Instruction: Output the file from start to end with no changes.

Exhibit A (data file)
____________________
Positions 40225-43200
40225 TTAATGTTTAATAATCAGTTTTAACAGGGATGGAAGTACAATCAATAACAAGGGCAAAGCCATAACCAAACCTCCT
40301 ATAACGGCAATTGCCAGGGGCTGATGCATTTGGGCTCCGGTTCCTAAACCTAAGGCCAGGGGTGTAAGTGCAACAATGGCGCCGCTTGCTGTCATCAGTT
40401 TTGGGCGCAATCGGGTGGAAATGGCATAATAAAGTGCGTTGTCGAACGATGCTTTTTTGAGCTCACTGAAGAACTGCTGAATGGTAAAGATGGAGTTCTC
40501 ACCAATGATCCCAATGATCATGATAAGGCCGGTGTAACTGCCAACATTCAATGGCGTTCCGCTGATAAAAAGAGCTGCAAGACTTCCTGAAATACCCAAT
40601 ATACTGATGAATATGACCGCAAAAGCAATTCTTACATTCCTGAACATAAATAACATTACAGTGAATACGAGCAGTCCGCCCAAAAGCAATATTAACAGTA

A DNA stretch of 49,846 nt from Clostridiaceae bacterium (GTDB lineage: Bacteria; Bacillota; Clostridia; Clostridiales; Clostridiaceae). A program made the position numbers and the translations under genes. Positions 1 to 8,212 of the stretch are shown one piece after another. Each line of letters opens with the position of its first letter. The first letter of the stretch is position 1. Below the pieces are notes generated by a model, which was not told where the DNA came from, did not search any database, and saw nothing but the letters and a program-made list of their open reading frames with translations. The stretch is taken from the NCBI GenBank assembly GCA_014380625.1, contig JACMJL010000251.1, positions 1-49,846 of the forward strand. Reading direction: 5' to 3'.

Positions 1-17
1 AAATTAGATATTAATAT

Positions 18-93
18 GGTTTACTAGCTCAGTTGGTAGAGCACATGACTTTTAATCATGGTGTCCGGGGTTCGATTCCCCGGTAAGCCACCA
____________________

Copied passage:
Positions 40225-43200
40225 TTAATGTTTAATAATCAGTTTTAACAGGGATGGAAGTACAATCAATAACAAGGGCAAAGCCATAACCAAACCTCCT
40301 ATAACGGCAATTGCCAGGGGCTGATGCATTTGGGCTCCGGTTCCTAAACCTAAGGCCAGGGGTGTAAGTGCAACAATGGCGCCGCTTGCTGTCATCAGTT
40401 TTGGGCGCAATCGGGTGGAAATGGCATAATAAAGTGCGTTGTCGAACGATGCTTTTTTGAGCTCACTGAAGAACTGCTGAATGGTAAAGATGGAGTTCTC
40501 ACCAATGATCCCAATGATCATGATAAGGCCGGTGTAACTGCCAACATTCAATGGCGTTCCGCTGATAAAAAGAGCTGCAAGACTTCCTGAAATACCCAAT
40601 ATACTGATGAATATGACCGCAAAAGCAATTCTTACATTCCTGAACATAAATAACATTACAGTGAATACGAGCAGTCCGCCCAAAAGCAATATTAACAGTA

A DNA stretch of 49,846 nt from Clostridiaceae bacterium (GTDB lineage: Bacteria; Bacillota; Clostridia; Clostridiales; Clostridiaceae). A program made the position numbers and the translations under genes. Positions 1 to 8,212 of the stretch are shown one piece after another. Each line of letters opens with the position of its first letter. The first letter of the stretch is position 1. Below the pieces are notes generated by a model, which was not told where the DNA came from, did not search any database, and saw nothing but the letters and a program-made list of their open reading frames with translations. The stretch is taken from the NCBI GenBank assembly GCA_014380625.1, contig JACMJL010000251.1, positions 1-49,846 of the forward strand. Reading direction: 5' to 3'.

Positions 1-17
1 AAATTAGATATTAATAT

Positions 18-93
18 GGTTTACTAGCTCAGTTGGTAGAGCACATGACTTTTAATCATGGTGTCCGGGGTTCGATTCCCCGGTAAGCCACCA